Book Review – Heroes by Stephen Fry

books, reviews

Rating: 4 out of 5.

I’ve had the audiobook version of this book in my Audible library for quite a while but never felt like listening to it. I don’t find it easy to listen to myths when I’m working because I tend to lose track of who everyone is. Those Greeks had such similar names so I always worry that I’d get lost. It’s also much longer than my usual audiobooks, so it wouldn’t be something I could finish over the course of one day. Meaning I’d had to rely on my memory to remember what I’d just listened to. In my constant attempt to decrease my TBR, I decided it was time to listen to it. Over the last week, I’ve listened to it in between reading a physical book. I definitely think this was the best way to do it. That way I can take a break whenever things get a bit too weird or rapey. Although, thankfully, there isn’t as much in the follow-up to Mythos.

The first book in Stephen Fry’s series about Greek mythology was an enjoyable look at the great Olympians. It was a digestible and entertaining way to retell these stories for a modern audience. The second book in the series places the spotlight on the heroes and their many quests. Once again, these tales are all repackaged for a modern audience and include a few pop culture references for comparison. The book is split into 8 sections with each one tackling a different hero. With so many people to get through, some of the stories are condensed quite a lot and some of the secondary characters are not given the time you might want. However, I think he does a really good of getting the main points across. After all, this is a book about the heroes themselves. You get a pretty good picture of them all in an entertaining and educational way.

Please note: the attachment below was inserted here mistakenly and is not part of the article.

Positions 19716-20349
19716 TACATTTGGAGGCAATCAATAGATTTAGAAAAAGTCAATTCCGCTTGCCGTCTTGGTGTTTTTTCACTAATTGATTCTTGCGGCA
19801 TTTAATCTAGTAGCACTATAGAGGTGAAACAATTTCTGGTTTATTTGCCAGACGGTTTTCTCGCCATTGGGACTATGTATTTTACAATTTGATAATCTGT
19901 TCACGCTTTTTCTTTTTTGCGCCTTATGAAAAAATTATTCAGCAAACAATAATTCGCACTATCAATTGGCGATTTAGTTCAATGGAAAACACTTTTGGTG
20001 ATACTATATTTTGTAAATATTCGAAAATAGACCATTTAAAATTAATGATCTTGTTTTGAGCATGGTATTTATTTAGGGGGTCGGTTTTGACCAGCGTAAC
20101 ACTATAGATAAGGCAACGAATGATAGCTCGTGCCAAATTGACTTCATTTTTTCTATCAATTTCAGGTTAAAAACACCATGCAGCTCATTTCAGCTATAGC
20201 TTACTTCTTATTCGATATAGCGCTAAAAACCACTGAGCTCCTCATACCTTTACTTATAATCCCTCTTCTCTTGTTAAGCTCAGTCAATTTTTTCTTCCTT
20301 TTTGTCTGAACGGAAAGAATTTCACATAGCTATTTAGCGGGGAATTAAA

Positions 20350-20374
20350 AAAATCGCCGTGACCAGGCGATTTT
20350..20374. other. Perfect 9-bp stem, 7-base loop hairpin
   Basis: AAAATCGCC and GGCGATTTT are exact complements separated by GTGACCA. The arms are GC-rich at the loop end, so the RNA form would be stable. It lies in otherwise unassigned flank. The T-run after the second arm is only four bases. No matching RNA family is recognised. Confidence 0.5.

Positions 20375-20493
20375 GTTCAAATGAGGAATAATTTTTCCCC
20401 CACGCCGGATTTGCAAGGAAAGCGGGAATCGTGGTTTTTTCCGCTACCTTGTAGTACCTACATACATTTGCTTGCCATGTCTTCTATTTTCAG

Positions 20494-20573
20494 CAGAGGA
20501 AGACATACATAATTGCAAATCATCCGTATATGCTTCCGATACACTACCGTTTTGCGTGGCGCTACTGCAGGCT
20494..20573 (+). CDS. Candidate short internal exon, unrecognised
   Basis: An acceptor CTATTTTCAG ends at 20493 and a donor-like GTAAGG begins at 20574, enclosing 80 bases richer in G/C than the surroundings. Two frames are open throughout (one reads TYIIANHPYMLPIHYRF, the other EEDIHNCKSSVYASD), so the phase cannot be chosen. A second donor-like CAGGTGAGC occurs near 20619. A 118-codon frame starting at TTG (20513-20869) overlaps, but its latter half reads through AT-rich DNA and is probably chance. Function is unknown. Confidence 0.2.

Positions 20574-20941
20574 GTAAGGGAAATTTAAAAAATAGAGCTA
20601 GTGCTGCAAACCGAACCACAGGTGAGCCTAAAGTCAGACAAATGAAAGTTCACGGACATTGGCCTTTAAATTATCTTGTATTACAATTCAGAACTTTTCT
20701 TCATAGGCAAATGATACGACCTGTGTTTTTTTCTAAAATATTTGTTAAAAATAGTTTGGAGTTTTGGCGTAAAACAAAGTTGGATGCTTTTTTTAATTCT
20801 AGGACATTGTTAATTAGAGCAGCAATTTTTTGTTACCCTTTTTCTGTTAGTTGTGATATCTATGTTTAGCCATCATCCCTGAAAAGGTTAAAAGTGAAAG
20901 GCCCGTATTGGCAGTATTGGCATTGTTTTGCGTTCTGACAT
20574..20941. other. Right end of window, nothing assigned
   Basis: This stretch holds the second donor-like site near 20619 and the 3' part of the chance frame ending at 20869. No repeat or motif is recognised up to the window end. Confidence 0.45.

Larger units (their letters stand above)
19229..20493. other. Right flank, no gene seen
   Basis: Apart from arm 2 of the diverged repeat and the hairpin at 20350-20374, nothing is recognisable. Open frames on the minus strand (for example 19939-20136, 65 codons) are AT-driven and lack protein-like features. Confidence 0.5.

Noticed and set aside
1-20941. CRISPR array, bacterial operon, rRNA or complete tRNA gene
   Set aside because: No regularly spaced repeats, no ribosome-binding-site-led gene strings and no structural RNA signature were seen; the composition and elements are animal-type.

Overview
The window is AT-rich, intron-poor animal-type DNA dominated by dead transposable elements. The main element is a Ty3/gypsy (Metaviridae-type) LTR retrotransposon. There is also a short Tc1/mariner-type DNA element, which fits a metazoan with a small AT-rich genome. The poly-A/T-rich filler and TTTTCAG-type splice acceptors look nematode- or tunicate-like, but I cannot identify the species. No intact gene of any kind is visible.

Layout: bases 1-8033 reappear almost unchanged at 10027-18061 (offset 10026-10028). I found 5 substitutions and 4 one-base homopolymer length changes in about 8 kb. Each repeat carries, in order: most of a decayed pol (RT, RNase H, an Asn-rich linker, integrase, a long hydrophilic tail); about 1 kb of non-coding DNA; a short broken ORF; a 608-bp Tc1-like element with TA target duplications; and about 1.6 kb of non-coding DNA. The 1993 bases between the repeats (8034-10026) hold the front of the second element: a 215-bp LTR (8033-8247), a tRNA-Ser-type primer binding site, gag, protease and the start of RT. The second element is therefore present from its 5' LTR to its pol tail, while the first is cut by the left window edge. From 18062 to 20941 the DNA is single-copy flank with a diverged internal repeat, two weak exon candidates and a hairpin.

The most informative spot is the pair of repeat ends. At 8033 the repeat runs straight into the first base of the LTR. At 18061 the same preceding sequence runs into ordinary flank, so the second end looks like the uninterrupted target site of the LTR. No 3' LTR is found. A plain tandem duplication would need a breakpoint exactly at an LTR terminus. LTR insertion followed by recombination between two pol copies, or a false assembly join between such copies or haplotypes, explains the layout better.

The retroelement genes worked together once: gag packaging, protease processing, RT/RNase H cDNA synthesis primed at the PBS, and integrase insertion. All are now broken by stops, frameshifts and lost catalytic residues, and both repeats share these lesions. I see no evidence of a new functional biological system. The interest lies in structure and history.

The titular heroes of this book are Perseus, Heracles, Bellerophon, Orpheus, Jason, Atalanta, Oedipus, and Theseus. Each section is then split into the different tales associated with these figures. As such, I think Heroes has a better format than the previous book, which tended to be a bit more haphazard. It also made the audiobook more digestible as it was easier to keep track and find a good place to stop. It also allowed the stories to develop naturally without much need for recapping or context. There was a definite flow to this book, which is helped by the fast pace. It’s such an easy book to read and one that keeps you wanting more. Something that isn’t always easy with books like this.

What makes Heroes so engaging and entertaining is Stephen Fry’s narration style. He brings his usual charm and wit to the proceedings. It’s what makes it so easy to get through and brings even more character to the tales. Fry uses a range of different accents to differentiate between characters, which has the added benefit of making them seem more familiar. Plus, he’s got a wide range of pretty decent accents and it’s always a joy to hear them rolled out. It certainly helps to keep track of who everyone is because it can get quite tricky. To be fair, Fry is aware of this and is keen to remind us that we don’t need to keep track of everything. However, he does a pretty decent job of summing everything up.

As mentioned previously, a lot of the stories are pretty condensed and it can get disappointing. I know the point of the book is to make these tales accessible but I do think some of the chapters are a bit short on details. I wonder how it would have worked out with fewer heroes in this book. Maybe they could have been split between two volumes? However, that’s only because I’m greedy and just wanted more. As it goes, the book does a very good job of conveying these myths and making them easy to follow. It was an utter joy to listen to the audiobook and I can’t wait to continue with the series.

8 thoughts on “Book Review – Heroes by Stephen Fry

    1. They aren’t specifically written for a YA audience but they would be appropriate. Certainly the tone of voice and approach to the myths. There are references to rape and violence but nothing explicit.

      Liked by 1 person

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